A new way to make electronic displays–like the ones in digital watches, cell phones, and laptop computers–may lead to changeable screens that can be painted onto walls and fabric.
In current electronic-display technology, two thin glass plates typically sandwich a layer of liquid crystal, whose constituent molecules align in one direction until a change in an electric field causes them to pivot. Those changes of orientation alter the flow of light through the device, generating an image.
Dirk J. Broer of Philips Research Laboratories in Eindhoven, The Netherlands, and his colleagues have found a way to discard the top plate. First, they paint a film of liquid crystal onto a glass plate along with two other chemicals that form polymers when exposed to ultraviolet light. When struck by that light through a gridlike mask, one of the polymer-making chemicals solidifies into an array of pockets. Each of these, because it contains liquid crystal, can later serve as a pixel within an image. Exposure of the preparation to a different wavelength of UV radiation forces the second polymer-making chemical to harden into a thin, transparent overlayer. The researchers describe the method in the May 2 Nature.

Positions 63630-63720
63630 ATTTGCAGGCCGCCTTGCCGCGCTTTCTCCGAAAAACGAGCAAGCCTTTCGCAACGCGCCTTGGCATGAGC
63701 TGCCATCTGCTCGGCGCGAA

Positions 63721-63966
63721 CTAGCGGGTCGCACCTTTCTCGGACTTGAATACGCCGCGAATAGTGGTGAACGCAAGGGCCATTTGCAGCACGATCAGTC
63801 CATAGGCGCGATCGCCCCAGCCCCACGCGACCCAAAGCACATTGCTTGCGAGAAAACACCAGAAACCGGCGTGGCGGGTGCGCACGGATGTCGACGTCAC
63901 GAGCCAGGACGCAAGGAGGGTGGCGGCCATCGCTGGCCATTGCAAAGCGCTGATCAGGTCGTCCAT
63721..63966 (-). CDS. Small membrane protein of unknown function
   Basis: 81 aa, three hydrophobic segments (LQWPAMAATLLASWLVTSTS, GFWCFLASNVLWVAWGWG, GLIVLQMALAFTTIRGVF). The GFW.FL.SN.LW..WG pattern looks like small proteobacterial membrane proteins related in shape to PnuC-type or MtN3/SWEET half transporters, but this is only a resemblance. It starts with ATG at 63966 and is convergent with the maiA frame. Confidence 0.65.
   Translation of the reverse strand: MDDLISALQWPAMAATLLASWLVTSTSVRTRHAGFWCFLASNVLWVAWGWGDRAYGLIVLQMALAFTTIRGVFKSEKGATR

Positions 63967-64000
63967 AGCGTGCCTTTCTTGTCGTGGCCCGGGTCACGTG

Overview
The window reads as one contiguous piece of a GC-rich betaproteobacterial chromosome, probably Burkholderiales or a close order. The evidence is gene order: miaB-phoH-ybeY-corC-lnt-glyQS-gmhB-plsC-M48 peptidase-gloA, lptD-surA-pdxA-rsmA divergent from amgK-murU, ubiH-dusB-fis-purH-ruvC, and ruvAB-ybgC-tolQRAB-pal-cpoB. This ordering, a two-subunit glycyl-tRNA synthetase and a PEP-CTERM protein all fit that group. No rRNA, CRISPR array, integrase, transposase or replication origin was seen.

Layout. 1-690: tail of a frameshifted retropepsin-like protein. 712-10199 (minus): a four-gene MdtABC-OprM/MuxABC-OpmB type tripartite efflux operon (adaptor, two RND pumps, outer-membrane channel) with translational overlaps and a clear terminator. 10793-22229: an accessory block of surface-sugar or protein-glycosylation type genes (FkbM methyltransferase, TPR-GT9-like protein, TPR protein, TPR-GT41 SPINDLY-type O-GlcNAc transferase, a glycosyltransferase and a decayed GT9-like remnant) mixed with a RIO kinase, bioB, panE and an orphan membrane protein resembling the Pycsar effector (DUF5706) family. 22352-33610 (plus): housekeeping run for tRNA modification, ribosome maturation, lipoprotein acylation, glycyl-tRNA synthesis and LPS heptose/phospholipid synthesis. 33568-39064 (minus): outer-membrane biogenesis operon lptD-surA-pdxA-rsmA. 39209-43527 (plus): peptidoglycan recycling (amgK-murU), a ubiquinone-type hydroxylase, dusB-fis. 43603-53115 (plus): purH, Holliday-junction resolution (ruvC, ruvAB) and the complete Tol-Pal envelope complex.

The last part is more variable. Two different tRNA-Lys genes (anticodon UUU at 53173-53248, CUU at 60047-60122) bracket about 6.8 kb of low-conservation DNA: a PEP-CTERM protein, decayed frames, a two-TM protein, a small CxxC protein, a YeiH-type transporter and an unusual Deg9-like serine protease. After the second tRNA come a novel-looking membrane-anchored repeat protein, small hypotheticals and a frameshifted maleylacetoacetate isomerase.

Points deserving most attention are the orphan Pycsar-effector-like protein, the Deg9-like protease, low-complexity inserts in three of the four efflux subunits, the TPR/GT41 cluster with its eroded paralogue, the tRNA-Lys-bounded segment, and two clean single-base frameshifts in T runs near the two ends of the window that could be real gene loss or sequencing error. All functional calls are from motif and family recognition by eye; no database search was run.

"There are still hurdles to overcome," notes Peter Raynes of the University of Oxford in England in a commentary in the same issue. Still, he says, the new method could "open up the possibility of 'painting' a display onto almost any substrate."
Dirk J. Broer
Philips Research Laboratories
Prof. Holstlaan 4
5656 AA Eindhoven
Department of Engineering Science
University of Oxford
Oxford OX1 3PJ